The Maritime History of the Great Lakes
Robert Willis (Schooner), sunk, 23 Nov 1853

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WILLIS, ROBERT Schooner, cargo wheat, foundered in gale on Lake Michigan. Total loss. Property loss $29,000 and ten lives lost.
      Buffalo Express
      Jan. 2, 1854 (casualty list)

THE LOST SCHOONER -- The Chicago Journal of last Thursday, publishes the following extract from a private letter, dated Buffalo, Jan. 28, 1854
      " A letter was received here yesterday by a man by the name of Clark, saying that the Indians who carry the Canadian mail called on the writer of the letter at the request of John Clark and Sandy, who were known to have been on the ROBT. WILLIS, and got him to write and say that his nephews John and Sandy, were well, and would be down before long. Said the WILLIS and cargo were safe in Traverse Bay,"
      "It looks plausible from the fact that the man who wrote the letter could not have known the names of the crew of the WILLIS."
      The WILLIS cleared from Milwaukee in October last, loaded with grain for this city, and was reported lost in the severe gale on the week following her departure.
      It hardly seems possible that she should have outrode a gale of the longest continuance, and put into the most distant harbor, and no authentic tidings from her captain or any of her crew have ever reached here within the intervening three months. The rumor is probably false.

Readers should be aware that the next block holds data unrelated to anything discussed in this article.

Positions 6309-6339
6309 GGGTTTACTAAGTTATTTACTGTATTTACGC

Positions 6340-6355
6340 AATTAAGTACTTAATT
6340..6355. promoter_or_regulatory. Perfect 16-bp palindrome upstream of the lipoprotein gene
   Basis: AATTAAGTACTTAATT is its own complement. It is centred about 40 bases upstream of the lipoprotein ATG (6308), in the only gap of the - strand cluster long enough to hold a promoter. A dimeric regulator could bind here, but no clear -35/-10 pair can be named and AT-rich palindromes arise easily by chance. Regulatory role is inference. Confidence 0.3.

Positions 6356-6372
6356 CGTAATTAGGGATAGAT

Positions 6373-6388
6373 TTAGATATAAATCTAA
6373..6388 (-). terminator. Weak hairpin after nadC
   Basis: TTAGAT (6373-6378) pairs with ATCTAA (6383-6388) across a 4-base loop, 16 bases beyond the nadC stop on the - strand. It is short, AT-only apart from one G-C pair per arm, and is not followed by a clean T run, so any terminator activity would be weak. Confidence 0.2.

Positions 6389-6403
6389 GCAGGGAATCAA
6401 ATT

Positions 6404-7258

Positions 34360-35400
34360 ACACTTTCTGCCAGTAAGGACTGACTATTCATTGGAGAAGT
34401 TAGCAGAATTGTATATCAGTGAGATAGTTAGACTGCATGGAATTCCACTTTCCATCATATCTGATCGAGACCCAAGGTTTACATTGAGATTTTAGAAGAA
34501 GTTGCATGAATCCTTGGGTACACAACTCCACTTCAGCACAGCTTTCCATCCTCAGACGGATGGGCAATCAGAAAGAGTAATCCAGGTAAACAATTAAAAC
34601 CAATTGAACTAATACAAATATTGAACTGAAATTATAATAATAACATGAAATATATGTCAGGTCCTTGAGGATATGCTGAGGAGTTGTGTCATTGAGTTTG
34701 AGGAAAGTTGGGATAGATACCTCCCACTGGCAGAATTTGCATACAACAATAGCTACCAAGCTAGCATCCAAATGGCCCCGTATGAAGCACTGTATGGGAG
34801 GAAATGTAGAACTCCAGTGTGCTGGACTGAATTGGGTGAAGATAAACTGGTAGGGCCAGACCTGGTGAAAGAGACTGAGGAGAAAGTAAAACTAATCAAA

Buffalo Daily Courier
      February 8, 1854

The Express thinks that we must be in error in stating that the missing schooner WILLIS cleared from Milwaukee in October last, loaded with grain for this city. The Express says she cleared from this port on the 29th day of October, as appears from the marine list, for Chicago. She cleared again from Chicago on the 22d of November, and did not put into Milwaukee at all. The fact of her having left Milwaukee as we stated, we saw in the Sentinel of that city, which spoke authoritatively. That, however, could not well be when the schooner left here on the 29th of that month, and the presumption is that the Sentinel was mistaken. There are hopes that all doubt will soon be cleared up -- perhaps the dead may be made alive again.
      Buffalo Daily Courier
      February 10, 1854
SIGNS OF WRECK. -- We are informed by Capt. Pratt, of the steamer GLOBE, that a quantity of provisions have been discovered upon the Manitou Islands, which have washed ashore during the winter, probably from some vessels wrecked in the vicinity of the Straits. On the North island, about eighty barrels of flour and several barrels of pork were found, and on the South island about sixty barrels of flour. The flour was of course in a condition more or less damaged. The barrels containing it were marked "C. & B. Curtiss." It is supposed these articles formed part of the cargo of the ROBERT WILLIS, which was lost last fall with all on board - neither vessel nor crew having been heard of after the disaster which occasioned her destruction. - - - Detroit Inq., 4th.
The ROBERT WILLIS had no flour or provisions on board on her last trip. Her cargo consisted entirely of wheat.
      Buffalo Daily Republic
      Saturday, May 6, 1854
Schooner ROBERT WILLIS. Built Buffalo, N.Y., 1850 by Bidwell & Banta.
      Herman Runge List

Media Type:
Item Type:
Reason: sunk
Lives: 10
Freight: wheat
Remarks: Total loss
Date of Original:
Local identifier:
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Geographic Coverage:
  • Michigan, United States
    Latitude: 43.68473 Longitude: -86.53036
William R. McNeil
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Robert Willis (Schooner), sunk, 23 Nov 1853